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LEWISBURG, Pa. — Doug Lebda, Class of '92, was sitting in a business school class 13 years ago when he realized he was onto something.
He had set up a website for an emerging company, then called Credit Source USA, and posted a banner advertisement on Yahoo, asking consumers to provide personal information, including their names, addresses, birth dates and social security numbers, so they could be referred to a mortgage lender.
"Two-hundred people filled out this form," Lebda recalled Tuesday night, during a Bucknell Forum talk in Trout Auditorium at Bucknell University. "Then, I had to write back, 'At this time, we do not have any banks that fit your needs, but please check back regularly.'"
The idea, which seized on the consumer need for help navigating the often confusing and frustrating mortgage process, grew into what is now LendingTree.com, a loan referral service that draws about 10,000 people a day, said Lebda during his talk, "Lead or Fail: The New Challenges of a New Economy," part of the ongoing Bucknell Forum series, "Global Leadership: Questions for the 21st Century."
Crisis presents opportunity
Today, consumers are even less trusting of businesses, and government is more involved in business than ever, Lebda said. The global economic crisis presents a number of challenges to prospective business owners, but those who trust their instincts, identify consumer needs and, above all, remain transparent, have the chance to succeed.
"All leadership is attributable to one person: you," Lebda said. "This is a once-in-a-lifetime opportunity to take the time and lead the way."
Now chairman and CEO of Tree.com and a former chief operating officer of InterActiveCorp (IAC), Lebda, who graduated from Bucknell with a degree in business administration, has been recognized for his successful business pursuits with a number of awards, including the Ernst & Young Entrepreneur of the Year, the Council for Entrepreneurial Development's Trailblazer, and the Inman Innovator of the Year.
Frustration leads to idea
While working at Price Waterhouse in Pittsburgh, Lebda came up with the idea for LendingTree, his first company, after becoming frustrated with the process of searching for a lender with the best loan terms. Later, at the graduate business school at the University of Virginia, he developed the business plan that ultimately became LendingTree.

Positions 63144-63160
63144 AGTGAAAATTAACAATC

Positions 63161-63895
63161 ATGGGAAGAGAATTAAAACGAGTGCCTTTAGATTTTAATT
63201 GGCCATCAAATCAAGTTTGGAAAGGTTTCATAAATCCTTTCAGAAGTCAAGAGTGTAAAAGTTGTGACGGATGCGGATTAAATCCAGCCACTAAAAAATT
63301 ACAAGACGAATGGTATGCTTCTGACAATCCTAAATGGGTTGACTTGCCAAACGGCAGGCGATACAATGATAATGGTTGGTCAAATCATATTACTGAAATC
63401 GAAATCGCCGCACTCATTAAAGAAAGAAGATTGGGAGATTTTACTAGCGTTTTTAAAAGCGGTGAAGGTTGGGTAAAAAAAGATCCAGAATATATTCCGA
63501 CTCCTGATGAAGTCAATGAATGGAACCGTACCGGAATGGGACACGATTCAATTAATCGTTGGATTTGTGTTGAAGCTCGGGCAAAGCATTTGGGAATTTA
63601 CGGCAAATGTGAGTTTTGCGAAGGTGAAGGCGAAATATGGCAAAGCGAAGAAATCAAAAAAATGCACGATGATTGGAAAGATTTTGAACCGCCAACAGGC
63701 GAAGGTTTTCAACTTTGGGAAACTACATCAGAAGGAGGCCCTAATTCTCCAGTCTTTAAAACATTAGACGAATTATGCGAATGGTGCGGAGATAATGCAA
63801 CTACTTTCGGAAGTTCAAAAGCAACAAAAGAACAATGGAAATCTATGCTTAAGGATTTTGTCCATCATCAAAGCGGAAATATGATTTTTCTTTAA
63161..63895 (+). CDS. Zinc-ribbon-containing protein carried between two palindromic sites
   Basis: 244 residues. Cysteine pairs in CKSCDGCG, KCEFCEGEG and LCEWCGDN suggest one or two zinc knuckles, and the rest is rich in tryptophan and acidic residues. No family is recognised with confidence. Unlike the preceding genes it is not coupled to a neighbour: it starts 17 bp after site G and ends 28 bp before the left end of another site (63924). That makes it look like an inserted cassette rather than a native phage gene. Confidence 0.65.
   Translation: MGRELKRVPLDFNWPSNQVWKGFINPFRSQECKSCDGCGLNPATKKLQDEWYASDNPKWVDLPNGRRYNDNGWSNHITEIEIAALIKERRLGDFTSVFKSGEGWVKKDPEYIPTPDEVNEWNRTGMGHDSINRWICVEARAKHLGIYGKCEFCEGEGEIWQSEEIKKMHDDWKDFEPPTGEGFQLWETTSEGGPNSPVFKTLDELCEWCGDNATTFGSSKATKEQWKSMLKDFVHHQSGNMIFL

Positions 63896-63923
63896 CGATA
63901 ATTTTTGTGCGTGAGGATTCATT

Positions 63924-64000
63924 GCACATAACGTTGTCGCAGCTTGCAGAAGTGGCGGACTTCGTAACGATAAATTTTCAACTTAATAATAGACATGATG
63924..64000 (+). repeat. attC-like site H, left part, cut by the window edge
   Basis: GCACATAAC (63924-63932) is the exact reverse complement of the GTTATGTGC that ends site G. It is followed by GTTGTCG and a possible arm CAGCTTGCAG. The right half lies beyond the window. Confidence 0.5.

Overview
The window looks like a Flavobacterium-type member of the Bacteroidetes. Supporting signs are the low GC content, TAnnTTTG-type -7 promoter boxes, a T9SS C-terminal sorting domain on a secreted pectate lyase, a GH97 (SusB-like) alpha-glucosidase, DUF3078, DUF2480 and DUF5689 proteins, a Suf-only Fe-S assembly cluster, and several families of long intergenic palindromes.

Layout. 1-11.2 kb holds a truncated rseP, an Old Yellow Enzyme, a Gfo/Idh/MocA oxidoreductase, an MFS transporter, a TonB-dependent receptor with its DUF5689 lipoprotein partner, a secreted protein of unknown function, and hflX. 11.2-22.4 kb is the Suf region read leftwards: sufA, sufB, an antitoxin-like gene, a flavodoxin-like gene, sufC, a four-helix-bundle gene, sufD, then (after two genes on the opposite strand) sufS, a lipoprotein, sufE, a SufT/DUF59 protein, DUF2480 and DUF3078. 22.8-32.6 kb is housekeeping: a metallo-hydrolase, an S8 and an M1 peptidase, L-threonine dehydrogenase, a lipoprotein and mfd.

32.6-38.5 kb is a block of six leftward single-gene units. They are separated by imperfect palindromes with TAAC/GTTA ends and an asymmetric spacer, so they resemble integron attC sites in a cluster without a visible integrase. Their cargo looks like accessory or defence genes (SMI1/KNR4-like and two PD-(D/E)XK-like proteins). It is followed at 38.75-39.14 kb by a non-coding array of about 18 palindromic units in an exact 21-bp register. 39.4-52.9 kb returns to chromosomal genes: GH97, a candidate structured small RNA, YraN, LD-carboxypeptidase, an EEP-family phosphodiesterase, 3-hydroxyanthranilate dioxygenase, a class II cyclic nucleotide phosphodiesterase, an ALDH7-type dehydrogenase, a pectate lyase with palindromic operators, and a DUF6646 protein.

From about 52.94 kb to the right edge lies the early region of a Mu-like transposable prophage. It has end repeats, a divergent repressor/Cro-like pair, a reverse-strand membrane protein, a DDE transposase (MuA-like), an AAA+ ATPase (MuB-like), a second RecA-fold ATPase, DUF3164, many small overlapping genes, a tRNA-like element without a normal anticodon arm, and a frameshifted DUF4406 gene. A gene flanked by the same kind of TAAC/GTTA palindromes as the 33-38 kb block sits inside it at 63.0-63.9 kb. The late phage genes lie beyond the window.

After receiving second place for the idea in a business competition, Lebda continued to build on the LendingTree concept and decided to leave business school and pursue the idea full-time with his wife, Tara Garrity Lebda, Bucknell Class of '94.
LendingTree was launched nationally in 1998 with a series of catchy television commercials, including one in which a homeowner boasts of his oversized house in the suburbs and golf club membership before proclaiming, "I'm in debt up to my eyeballs. ... Somebody help me."
Lebda oversaw the company as it went public in 2000, took on five acquisitions, expanded into consumer real estate and grew to producing more than $300 million in revenue.
In 2003, LendingTree was acquired by IAC, a $6.3 billion interactive conglomerate that encompasses Ask.com, Ticketmaster, HSN, Match.com, Citysearch, Evite and about 60 other brands. Lebda was named IAC's President and COO in 2005, overseeing all of the company's businesses and 20,000 employees.
In 2008, Lebda became chairman and CEO of Tree.com, the parent company of LendingTree, RealEstate.com and several other Internet-based companies. He lives in Charlotte, N.C., with his family.
Changing with the times
Lebda's company has had to adjust to the changing economic climate, he said. As the financial crisis unfolded, for example, LendingTree took another approach with its TV commercials, casting the consumer as the hero or "super you" as Batman actor Adam West narrates.
Bill Gruver, a member of the Bucknell Forum task force and Distinguished Clinical Professor of Management and Executive-in-Residence who introduced Lebda, joked that Lebda showed early signs of entrepreneurship while he was growing up in Lewisburg. While working as a caddy at the Bucknell Golf Course, Lebda and a few friends retrieved golf balls from the water hazards and sold them the next day at a discounted price.
Early business lessons
While at Bucknell, Lebda learned lessons of how to succeed and fail at business when he made an attempt at the snack food business. "Bucky Bites" chocolate chip cookies went stale before they were sold.
Lebda was a member of Bucknell's Delta Upsilon fraternity and the crew team. He has served on a number of Bucknell-related boards, including the Alumni Association Board of Directors.
The Bucknell Forum continues in the spring with a talk by Robert F. Kennedy Jr. on Feb. 2 titled "Globalization and the New Economy: A New Vision for American Leadership and Strength."
For more information about the Bucknell Forum, go to http://www.bucknell.edu/TheForum.xml,
Contact: Division of Communications